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      The child is not a miniature adult. The period of development into a
fully integrated human being, which begins with the embryo, does not cease
until mental and emotional as well as physical growth is complete. In the
physical sense, development does not merely mean that the various parts of
the child grow larger but also that these parts change, adapting to some
extent according to the demands of the environment.
      For the physical therapist, involved in treating children with any
disorder interfering with normal development, it is important to understand
not only what function develops at a particular chronological age but also
how the baby prepares himself for each new step in his development. It is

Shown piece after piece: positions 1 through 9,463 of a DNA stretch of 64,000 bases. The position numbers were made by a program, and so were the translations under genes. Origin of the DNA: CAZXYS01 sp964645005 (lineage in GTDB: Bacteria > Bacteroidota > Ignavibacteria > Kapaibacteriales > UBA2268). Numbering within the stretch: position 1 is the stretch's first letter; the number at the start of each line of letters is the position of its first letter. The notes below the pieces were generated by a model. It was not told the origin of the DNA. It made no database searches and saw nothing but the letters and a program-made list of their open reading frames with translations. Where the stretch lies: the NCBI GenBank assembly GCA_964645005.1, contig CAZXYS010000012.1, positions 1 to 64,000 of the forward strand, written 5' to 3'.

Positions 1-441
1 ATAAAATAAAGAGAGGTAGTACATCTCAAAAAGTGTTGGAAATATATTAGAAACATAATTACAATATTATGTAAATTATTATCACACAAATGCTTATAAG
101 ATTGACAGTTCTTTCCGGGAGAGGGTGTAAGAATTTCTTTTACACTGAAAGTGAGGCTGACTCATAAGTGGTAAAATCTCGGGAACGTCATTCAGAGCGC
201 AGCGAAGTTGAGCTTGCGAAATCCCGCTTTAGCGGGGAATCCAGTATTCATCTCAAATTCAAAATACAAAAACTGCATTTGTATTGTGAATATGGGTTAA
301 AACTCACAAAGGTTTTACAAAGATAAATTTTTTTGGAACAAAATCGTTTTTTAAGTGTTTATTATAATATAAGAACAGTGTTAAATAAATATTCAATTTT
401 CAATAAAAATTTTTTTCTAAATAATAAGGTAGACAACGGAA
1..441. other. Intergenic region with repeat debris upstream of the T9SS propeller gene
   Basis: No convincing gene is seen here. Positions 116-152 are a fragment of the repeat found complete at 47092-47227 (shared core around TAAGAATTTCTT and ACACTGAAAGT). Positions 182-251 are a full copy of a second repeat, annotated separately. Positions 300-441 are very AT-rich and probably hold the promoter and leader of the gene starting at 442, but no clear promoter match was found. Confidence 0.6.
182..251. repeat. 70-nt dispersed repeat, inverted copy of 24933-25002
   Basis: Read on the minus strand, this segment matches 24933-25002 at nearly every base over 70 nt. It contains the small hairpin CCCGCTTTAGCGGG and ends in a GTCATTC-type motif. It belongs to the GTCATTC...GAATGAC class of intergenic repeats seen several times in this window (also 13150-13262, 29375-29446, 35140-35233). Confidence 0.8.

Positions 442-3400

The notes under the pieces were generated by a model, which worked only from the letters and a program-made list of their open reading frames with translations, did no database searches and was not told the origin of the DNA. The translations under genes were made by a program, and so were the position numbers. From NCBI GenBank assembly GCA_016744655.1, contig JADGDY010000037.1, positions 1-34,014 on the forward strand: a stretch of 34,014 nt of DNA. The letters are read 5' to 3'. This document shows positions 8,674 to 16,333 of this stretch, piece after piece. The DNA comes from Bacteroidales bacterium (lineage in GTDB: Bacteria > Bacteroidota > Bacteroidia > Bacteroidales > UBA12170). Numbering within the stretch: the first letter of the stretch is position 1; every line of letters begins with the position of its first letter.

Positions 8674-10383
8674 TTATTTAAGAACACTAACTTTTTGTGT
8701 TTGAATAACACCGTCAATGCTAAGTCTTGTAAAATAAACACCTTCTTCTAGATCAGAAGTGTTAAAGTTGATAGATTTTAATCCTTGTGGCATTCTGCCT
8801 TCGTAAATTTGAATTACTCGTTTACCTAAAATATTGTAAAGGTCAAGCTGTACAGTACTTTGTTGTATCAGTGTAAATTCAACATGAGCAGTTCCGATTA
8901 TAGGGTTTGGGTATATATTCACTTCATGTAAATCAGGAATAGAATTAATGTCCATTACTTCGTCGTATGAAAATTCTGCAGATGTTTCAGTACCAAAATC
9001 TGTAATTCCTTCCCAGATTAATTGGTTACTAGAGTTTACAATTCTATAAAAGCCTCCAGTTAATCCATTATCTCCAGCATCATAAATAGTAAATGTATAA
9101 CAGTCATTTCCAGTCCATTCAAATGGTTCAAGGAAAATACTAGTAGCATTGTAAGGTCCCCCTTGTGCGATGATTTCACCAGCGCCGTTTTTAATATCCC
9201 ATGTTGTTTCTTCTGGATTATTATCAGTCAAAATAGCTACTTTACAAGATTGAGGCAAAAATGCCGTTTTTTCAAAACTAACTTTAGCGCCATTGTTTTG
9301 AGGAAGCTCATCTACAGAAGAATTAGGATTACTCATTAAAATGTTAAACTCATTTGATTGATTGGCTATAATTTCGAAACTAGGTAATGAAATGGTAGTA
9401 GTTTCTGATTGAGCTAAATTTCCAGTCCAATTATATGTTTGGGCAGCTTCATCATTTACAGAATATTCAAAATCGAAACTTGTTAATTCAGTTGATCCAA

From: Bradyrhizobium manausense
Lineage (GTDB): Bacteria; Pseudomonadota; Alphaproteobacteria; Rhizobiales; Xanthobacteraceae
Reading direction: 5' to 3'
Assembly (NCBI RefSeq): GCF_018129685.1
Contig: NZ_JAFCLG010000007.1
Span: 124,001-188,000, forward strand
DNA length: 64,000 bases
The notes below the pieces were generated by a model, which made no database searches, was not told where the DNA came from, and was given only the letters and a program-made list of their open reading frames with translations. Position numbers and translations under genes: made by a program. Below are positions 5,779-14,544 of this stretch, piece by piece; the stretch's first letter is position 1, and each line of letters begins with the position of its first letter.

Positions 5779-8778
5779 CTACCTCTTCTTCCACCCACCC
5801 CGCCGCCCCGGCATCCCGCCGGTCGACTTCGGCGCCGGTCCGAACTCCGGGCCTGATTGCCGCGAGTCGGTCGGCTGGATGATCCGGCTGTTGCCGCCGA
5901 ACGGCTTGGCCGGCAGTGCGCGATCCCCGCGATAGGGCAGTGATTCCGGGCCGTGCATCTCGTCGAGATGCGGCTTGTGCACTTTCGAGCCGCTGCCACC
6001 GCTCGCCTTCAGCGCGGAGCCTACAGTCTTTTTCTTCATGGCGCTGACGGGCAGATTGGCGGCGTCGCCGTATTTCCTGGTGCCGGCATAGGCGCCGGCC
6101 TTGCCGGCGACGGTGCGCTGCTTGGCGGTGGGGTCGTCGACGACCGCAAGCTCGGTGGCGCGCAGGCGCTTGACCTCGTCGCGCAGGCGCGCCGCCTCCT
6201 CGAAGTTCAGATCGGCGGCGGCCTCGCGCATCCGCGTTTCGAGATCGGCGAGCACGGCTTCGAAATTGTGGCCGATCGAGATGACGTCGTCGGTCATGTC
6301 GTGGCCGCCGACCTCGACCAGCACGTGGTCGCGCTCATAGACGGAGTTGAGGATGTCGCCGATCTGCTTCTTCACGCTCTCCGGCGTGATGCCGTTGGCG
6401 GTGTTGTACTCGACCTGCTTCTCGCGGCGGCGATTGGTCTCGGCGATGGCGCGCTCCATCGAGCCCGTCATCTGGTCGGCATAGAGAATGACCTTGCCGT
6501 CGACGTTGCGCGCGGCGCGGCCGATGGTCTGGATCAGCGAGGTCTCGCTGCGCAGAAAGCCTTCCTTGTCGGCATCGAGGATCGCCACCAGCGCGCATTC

not so important in treatment to know, for example that a baby can usually
sit without support from his hands by the eighth month but it is important to
know why he can do this. He has developed this ability because he has good
head control and sufficient extension against gravity and has developed
effective balance in this position. It is important to know that until he can sit
like this, he will not be free to use his hands; therefore manipulation will not
progress at a normal speed and learning will be retarded.
      Growth and development are a continuous dynamic process, which
occurs from conception to maturity and follows certain sequences. They are
the key concepts for understanding the behavior and needs of the child.

Principles of development:
1. Development is a continuous process from conception to maturity. It must
be thought of in terms of mere milestones. Before any milestone is reached,